Daetona Rawiri

Daetona was introduced to Davis through a gateway programme at high school. After some work experience he realised that the funeral industry is where he wants to forge a career . He aspires to become an embalmer but also enjoys the opportunity to support families in their time of need. Daetona feels strongly about introducing young people to the funeral industry and lifting the ‘taboo’ of talking about death and dying with teenagers. As a child, he was encouraged to be comfortable around the deceased and has found that those experiences have enabled him to now be able to help others to talk about and experience death ion a positive way.

Jill Goldson

Jill is the Director of The FamiIy Matters Centre and has worked with families, individuals,and couples for over 30 years. She works as a family mediator in the out of court family law process and with family mediation. She has received awards for her research and published writing, she has also been made a Churchill Fellow and has lectured in counselling and social work at tertiary level for 10 years. Jill trains other professionals and is called on by the media, and is appointed by Ministry of Justice Reviews for expertise and comment. Jill is also often invited to give papers both in New Zealand and internationally.

Learn more about The Family Matters Centre here:

Trish Guttenbeil

In 2018 at the age of 47, Trish’s husband Jason (45 years old) passed away from cancer after a diagnosis 11 months earlier. She is a mum of four and an advocate for empowering widows, fatherless children, believes in the strength of the family unit and the importance of building emotional and financial resilience and personal responsibility in creating a life of abundance.

My philosophy is life is an adventure and sometimes you don’t get a choice in what’s handed to you however it’s not what happens to you but it’s how you respond to it. Whatever circumstances that you find yourself in can be managed and rebuilding your life after a major loss or life event is something that can be created. Life was a fun adventure with Jason and while the future life we planned together was taken away from us, the life we shared together is forever and can never be taken away.

Trish works as a logistics administrator and lives in Auckland with her four children. She grew up in Wellington and Jason grew up in Whangarei. They were married 19 years and together for 25 years. They were expats for 7 years with Jason’s work in manufacturing operations management and have lived and worked in Australia, Mexico and Vietnam between 1998-2006. They have travelled throughout Mexico, USA, Carribean and Asia and learned Spanish and Vietnamese.

Learn more about Trish’s story here:

Mark Wilson

Mark has a lived experience of suicide and facilitates a bereavement support group in Auckland called Solace. His wife Zita, died by suicide in 2006, since then he has become passionate about educating people on the suicide loss experience and helping make healthy connections with other bereaved. When he’s not at work, Mark enjoys spending time with his family and friends and has become an e-bike convert, making his daily commute to and from work something to look forward to rather than dread – except when he’s rained on.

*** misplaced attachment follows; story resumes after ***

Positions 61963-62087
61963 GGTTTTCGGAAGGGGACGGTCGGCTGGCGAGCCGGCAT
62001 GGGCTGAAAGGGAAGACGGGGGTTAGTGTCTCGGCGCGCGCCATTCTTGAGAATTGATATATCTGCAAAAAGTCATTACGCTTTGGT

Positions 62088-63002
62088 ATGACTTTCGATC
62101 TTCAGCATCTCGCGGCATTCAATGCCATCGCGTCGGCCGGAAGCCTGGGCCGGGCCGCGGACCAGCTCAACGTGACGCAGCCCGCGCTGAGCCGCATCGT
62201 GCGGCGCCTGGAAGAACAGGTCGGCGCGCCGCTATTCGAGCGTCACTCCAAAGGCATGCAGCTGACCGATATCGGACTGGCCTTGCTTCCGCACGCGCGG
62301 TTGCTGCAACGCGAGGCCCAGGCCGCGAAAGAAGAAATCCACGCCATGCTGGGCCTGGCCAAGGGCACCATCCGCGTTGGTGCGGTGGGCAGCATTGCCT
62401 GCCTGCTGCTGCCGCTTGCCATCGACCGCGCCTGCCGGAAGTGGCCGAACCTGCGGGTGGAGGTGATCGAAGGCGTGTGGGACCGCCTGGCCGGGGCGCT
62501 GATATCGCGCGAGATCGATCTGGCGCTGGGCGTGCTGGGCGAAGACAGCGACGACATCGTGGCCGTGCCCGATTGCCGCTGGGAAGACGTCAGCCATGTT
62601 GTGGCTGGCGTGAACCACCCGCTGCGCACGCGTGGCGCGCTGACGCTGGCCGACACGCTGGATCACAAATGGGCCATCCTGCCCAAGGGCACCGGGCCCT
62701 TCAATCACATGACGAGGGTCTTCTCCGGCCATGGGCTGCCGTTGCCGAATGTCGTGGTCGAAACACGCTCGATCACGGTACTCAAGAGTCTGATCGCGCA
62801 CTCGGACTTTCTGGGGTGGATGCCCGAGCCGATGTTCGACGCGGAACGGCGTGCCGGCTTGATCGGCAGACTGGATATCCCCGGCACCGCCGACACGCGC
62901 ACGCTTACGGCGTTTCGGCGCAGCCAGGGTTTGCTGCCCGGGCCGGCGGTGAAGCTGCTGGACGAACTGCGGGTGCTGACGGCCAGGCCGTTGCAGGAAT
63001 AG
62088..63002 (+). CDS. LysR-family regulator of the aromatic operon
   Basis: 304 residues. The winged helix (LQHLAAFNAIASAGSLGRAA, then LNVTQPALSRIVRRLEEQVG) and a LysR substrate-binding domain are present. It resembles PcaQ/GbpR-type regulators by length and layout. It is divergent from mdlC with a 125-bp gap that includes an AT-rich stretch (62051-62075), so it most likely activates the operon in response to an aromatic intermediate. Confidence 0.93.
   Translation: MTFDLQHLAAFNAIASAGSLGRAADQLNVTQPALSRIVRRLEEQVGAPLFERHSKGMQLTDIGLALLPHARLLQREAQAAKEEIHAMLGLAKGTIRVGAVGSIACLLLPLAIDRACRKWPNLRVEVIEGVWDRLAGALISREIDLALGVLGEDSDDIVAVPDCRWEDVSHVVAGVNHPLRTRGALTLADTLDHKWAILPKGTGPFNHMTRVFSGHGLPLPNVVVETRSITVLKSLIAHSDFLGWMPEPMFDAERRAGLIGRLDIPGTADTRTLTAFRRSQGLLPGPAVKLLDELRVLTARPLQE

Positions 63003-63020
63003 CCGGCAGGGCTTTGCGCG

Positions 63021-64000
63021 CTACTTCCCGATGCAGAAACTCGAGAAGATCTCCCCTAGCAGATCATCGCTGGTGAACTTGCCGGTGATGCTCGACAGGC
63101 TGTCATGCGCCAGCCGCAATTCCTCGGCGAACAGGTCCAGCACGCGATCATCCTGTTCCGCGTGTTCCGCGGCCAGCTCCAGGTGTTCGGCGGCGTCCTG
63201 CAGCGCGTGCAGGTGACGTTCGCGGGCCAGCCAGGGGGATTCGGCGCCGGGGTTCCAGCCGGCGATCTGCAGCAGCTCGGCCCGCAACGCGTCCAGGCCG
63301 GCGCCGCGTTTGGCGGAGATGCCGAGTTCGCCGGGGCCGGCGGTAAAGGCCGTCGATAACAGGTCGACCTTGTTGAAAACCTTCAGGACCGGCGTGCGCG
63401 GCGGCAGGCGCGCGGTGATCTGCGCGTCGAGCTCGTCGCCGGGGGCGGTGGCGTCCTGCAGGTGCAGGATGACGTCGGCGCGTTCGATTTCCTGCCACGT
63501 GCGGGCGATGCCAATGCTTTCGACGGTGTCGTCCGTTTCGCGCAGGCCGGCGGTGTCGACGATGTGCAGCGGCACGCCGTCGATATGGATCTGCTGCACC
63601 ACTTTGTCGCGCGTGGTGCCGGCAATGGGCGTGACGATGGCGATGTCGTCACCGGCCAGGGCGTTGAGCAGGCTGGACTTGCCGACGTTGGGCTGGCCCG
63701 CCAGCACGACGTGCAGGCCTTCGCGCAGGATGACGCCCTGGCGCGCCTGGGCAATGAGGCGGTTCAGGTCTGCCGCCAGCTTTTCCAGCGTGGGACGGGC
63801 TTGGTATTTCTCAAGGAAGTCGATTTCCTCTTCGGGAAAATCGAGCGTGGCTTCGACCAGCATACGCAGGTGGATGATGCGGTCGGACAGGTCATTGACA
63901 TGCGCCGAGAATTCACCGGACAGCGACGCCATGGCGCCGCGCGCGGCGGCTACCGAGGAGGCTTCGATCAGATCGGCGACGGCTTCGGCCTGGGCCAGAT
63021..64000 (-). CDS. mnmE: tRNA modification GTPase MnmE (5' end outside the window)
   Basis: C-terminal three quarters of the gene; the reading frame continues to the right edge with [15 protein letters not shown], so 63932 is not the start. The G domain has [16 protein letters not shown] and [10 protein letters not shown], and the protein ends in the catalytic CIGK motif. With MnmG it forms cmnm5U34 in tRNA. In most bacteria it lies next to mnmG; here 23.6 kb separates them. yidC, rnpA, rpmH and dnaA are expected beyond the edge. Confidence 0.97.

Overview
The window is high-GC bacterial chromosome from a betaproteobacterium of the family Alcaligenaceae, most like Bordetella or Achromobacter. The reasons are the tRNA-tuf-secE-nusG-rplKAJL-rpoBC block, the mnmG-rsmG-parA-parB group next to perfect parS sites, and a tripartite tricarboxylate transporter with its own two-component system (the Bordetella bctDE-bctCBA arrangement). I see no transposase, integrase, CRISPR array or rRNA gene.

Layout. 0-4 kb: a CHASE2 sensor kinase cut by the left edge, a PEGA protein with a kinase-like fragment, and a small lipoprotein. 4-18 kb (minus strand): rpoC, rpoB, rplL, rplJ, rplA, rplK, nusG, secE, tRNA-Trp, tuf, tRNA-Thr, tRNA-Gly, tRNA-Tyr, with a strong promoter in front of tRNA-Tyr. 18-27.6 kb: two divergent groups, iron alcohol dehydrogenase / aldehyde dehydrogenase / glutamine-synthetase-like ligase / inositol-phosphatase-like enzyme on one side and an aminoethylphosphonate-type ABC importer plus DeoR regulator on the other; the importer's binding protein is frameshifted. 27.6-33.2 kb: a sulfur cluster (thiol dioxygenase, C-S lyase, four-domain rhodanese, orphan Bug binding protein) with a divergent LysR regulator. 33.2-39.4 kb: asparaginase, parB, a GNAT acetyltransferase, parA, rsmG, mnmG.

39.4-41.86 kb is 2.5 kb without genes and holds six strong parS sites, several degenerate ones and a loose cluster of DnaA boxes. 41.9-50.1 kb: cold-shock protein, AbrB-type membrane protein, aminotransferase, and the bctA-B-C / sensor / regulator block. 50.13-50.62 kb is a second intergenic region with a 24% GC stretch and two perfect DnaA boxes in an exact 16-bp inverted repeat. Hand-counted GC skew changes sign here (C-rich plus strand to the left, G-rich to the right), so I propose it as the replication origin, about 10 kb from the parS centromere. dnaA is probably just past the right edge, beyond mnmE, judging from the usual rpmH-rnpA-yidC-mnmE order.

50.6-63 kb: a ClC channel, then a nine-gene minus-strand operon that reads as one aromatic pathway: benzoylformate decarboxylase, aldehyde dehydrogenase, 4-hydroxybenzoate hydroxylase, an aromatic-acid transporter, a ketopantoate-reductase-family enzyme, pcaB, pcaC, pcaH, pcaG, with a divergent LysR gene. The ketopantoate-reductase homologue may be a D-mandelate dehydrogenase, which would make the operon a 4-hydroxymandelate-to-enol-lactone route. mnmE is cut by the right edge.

Learn more about Solace here:

Reverend Mua strickson-Pua

REV. MUA STRICKSON-PUA: Ngati Hamoa Cantonese Saina Irsih French Gafa Whakapapa Aiga Pua Nu’u PapaSataua Aiga Purcell Nu’u Malaela Aleipata Upolu Samoa. Ordained Presbyterian Minister with Linda celebrating 30 years. Graduates of Massey University & Knox Theological College Otago University. Married to Linda Strickson-Pua parents & grandparents. Published poet & short story writer, exhibited Lavalava Artist, Pasifikan urban Street Historian [Pua Brothers], storyteller, comedian, actor, dancer, and Spiritual Cultural Adviser for TV & Movie projects. Linda and I Tautua Tangata Whenua, Tagata Pasifika nations communities, Ngati Pakeha Palagi & Tauiwi family of humanity through our Community Development Ministry of Fa’atuatuaga Hope praxis.

Keith King

Keith’s philosophy is that life is a mysterious journey. We all find language to explain that journey. Some use religious imagery, some images form nature and humanity and others look to science. With that in mind Keith likes to work with people to find a language and style that best meets their needs. His own journey has taken him through Christianity and ordination as an Anglican priest, to comparative religion and spirituality and more recently an exploration of Quantum Theory. ‘In the end’ he says, ‘it’s all mystery – and that’s how I like it!’ Keith has been creating ritual and ceremonies for over 30 years and with his extensive experience is able to span a wide range of possibilities. He has an informal style but recognises the need to create pathos and presence. As a ‘people person’ he is keen to ensure everyone gathered feels part of the ceremony and he is keen to ensure the main players are relaxed and at ease. Keith says, ‘Rituals of all kinds provide important markers in our journey through life – markers that help us to move on but are also there to help us re-member…’

Learn more about Keith here:

Nic Russell

Nic Russell founded Kenzie’s Gift in 2006 with the intent of providing appropriate and research-based psychosocial support for children, young people and their families experiencing serious illness or bereavement within the family.

Nic has a degree in Psychology and a post-graduate degree in Communications Management and PR. Specialising in the health and social sector, Nic has extensive experience in campaign development, stakeholder management and championing social issues.

Learn more about Kenzie’s gift here: